LRT change means fewer stations

[attach]6581[/attach]For the Eglinton Crosstown LRT project there is still light at the end of the tunnel, it just may be moved 2 km down the road.

Transit officials with Metrolinx and the TTC are looking into having the eastern portion of the LRT line surface further east than originally planned.

“We’re proposing an amendment to the 2010 environmental assessment,” said Metrolinx spokesperson Jamie Robinson. “It would extend the tunnelling from where it’s currently been approved, from basically what we call Laird or Brentcliffe, over to Don Mills.”

Under the new proposal, the eastern tunnel shaft would be dug at the northern parking lot of the Ontario Science Centre. Tunnel boaring machines would be launched from that point and tunnel westwards towards Yonge Street. According to Robinson, the new plan would be less intrusive to those living and working along Eglinton Avenue East.

“This proposal is better because there’s more tunnelling.” Robinson said. “There’s less disruption to traffic and residents, particularly during the construction period.”

The portion of the line east of Don Mills Road would continue at the surface to Kennedy Station while everything west of Don Mills Road would be part of the subterranean section. If the tunnel is extended, a part of it will have to travel underneath the West Don River.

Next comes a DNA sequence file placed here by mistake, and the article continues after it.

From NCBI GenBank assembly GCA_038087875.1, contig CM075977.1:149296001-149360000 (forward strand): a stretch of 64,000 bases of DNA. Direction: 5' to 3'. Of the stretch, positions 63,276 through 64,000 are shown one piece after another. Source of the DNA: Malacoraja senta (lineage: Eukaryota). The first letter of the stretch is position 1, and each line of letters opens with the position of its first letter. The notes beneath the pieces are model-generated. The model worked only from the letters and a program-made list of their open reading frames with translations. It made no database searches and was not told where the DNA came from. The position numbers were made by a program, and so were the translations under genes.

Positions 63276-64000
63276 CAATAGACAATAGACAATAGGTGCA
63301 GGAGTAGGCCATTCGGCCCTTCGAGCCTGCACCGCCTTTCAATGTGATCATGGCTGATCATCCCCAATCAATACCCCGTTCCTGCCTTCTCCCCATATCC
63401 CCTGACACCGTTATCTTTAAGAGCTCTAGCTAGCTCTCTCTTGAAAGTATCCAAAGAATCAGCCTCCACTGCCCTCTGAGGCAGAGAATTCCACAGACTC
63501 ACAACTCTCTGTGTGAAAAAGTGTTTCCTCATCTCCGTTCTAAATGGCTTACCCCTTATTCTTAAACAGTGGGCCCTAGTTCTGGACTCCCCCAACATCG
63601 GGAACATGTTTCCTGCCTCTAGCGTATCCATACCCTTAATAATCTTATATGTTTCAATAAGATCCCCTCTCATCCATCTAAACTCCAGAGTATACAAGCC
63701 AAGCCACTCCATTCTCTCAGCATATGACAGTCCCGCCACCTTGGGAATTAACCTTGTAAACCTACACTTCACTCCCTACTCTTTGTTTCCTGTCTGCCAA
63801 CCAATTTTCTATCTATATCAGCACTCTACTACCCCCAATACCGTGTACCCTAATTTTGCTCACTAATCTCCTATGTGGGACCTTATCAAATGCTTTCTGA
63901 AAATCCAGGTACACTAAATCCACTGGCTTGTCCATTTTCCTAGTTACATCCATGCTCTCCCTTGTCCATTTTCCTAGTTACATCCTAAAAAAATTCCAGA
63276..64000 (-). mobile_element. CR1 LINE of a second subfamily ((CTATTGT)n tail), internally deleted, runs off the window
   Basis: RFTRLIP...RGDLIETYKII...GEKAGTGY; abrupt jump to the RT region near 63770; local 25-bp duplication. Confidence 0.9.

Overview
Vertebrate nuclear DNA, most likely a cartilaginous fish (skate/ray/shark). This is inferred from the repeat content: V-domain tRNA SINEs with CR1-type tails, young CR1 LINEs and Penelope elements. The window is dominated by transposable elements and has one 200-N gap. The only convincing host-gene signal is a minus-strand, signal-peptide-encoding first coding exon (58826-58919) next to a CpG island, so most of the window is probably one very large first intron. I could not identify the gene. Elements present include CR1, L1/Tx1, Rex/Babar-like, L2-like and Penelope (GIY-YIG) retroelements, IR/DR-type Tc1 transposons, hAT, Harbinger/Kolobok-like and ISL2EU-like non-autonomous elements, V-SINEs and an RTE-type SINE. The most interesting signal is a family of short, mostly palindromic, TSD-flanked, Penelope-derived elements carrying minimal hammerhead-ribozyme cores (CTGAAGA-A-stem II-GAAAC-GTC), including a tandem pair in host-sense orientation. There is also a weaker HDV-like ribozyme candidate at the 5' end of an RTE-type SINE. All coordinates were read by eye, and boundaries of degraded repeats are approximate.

“We’ll be well underneath the riverbed and so there will be no impact to the river as we tunnel underneath it,” Robinson said.

Robinson also said there would be no significant additional cost associated with extending the tunnel but that two planned stations would have to be eliminated.

“With extending the tunnel from Laird to Don Mills we would eliminate Leslie Street station and we would also eliminate Ferrand station,” Robinson said. “Those were both proposed as surface stops in the previous alignment.”

Not everyone is happy about the proposed changes.

“There would be a lot of people there that won’t be served,” said Leaside resident Geoff Kettel citing the number of condos being built in the Leslie and Eglinton area. “I don’t agree with the transit being underground because I feel the best way to build development is to have a lively street. The on-street presence of the light rail is, in fact, a good thing.”

The cost of building an underground station would be approximately $80 million and those two stops do not have the projected ridership to justify such an expense, according to Robinson. Ferrand Station would also be difficult to construct under the new proposal.

In addition to ensuring all environmental impacts of the new proposal are mitigated Robinson said transit officials are also seeking input from the local community. A public meeting was held at the Ontario Science Centre on Dec. 11 to discuss the new plan and Metrolinx will continue to welcome comments online at, where details of the new plan can be found.

Robinson said he hopes for the amendment to be approved by spring 2013.

With files from Jessica Vachon